@article{a22dfe5071314c2e815a997da35c5efb,
title = "An adaptation of the modified mini-mental state examination: Analysis of demographic influences and normative data. The Cache County Study",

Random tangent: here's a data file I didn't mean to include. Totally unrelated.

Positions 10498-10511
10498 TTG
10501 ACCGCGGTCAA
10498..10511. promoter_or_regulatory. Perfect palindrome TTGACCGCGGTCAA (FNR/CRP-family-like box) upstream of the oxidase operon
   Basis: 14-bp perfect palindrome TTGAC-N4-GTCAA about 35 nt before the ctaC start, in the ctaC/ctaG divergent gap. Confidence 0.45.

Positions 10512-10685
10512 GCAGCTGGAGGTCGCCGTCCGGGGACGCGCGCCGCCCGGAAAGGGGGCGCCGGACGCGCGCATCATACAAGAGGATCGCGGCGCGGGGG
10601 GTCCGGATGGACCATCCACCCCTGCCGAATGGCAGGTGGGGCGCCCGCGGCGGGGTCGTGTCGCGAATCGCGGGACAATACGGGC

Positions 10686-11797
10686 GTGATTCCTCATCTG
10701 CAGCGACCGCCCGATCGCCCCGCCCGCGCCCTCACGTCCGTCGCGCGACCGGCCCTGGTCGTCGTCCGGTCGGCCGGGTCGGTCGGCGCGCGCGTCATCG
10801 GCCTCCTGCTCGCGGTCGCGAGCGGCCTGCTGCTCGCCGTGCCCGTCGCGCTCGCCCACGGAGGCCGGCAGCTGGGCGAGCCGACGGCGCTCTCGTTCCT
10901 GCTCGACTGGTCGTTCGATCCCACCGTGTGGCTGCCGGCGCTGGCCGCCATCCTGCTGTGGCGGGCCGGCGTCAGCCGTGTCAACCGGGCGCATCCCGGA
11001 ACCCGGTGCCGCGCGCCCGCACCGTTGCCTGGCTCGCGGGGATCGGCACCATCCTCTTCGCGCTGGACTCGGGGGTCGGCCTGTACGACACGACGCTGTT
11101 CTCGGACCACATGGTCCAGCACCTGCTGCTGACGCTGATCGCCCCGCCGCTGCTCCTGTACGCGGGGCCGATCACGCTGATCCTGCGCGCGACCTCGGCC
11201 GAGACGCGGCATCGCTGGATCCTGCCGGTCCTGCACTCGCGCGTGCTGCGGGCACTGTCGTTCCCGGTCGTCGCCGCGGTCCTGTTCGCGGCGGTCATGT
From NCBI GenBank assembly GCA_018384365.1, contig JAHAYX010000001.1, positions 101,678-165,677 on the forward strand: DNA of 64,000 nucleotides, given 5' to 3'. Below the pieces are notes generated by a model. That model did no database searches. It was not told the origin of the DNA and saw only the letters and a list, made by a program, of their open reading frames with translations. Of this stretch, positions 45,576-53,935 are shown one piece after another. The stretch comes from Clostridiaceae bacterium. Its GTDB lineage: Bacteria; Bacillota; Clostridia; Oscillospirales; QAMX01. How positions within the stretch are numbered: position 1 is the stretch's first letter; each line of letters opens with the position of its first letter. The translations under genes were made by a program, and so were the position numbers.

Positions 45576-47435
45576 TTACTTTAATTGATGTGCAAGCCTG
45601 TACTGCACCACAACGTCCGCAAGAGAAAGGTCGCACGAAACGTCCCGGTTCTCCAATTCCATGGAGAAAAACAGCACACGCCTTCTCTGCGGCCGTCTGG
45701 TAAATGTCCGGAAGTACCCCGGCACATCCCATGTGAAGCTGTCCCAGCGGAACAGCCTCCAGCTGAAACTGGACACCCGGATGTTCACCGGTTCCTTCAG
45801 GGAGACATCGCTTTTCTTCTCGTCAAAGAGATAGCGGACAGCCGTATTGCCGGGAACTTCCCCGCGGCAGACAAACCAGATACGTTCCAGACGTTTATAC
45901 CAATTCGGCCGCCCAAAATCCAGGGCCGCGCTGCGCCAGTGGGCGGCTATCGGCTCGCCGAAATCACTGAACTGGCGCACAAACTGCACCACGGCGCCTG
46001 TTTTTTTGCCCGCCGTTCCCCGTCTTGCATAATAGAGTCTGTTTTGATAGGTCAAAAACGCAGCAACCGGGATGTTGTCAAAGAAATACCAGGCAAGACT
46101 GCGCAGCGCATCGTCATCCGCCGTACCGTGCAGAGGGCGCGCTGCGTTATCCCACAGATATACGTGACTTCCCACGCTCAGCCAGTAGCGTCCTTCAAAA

abstract = "Objectives: To present a new version of the Modified Mini-Mental State Examination (3MS-R), provide normative information extending to individuals in the 10th decade, and examine the effects of demographic variables on test performance. Background: The Modified Mini-Mental State Examination, based originally on the Mini-Mental State Examination, has been used to screen populations for dementia. Providing normative information and an analysis of demographic variables on test performance for this version would support broader use in clinical and other settings. Methods: Two thousand, nine hundred thirteen elderly individuals determined to be free of dementia and other neurologic and psychiatric conditions served as subjects. An analysis of variance was conducted to examine the effects of age, gender, and education on test performance. Descriptive statistics (means, standard deviations, and percentile ranks) were calculated to summarize the range of normal performance. To examine the sensitivity/specificity of the suggested cut-off points at the 7th and 10th percentiles, two subsamples of elderly individuals, on whom clinical dementia assessments were available, were used to classify individuals with regard to dementia status. Results: Lower age, higher education, and female gender were associated with higher 3MS-R scores. Gender effects were among the weakest, but most important at lower levels of education. Education effects were most prominent in the youngest age groups. Selection of a cut-off point at the 7th percentile revealed 69{\%}-70{\%} sensitivity for detecting dementia, and higher sensitivity for individuals in the youngest age groups. Specificity at this cut-off point was 89{\%}. Raising the cut-off point to the 10th percentile improved sensitivity to 73{\%}-76{\%}, but reduced specificity to 85{\%}-86{\%}. Conclusion: We present a version of the Modified Mini-Mental State Examination that has demonstrated utility in screening a population for dementia. An analysis of normative information and the effects of demographic influences suggest that the 7th percentile cut-off point performs very well in detecting dementia in 65-79-year-old individuals but less well for individuals in their 80s and 90s. To increase the sensitivity of the 3MS-R to detect dementia or other forms of cognitive impairment, particularly among the {"}old-old,{"} the test user may wish to raise the cut-off point for impairment in some demographic groups or to supplement the test with additional cognitive measures.",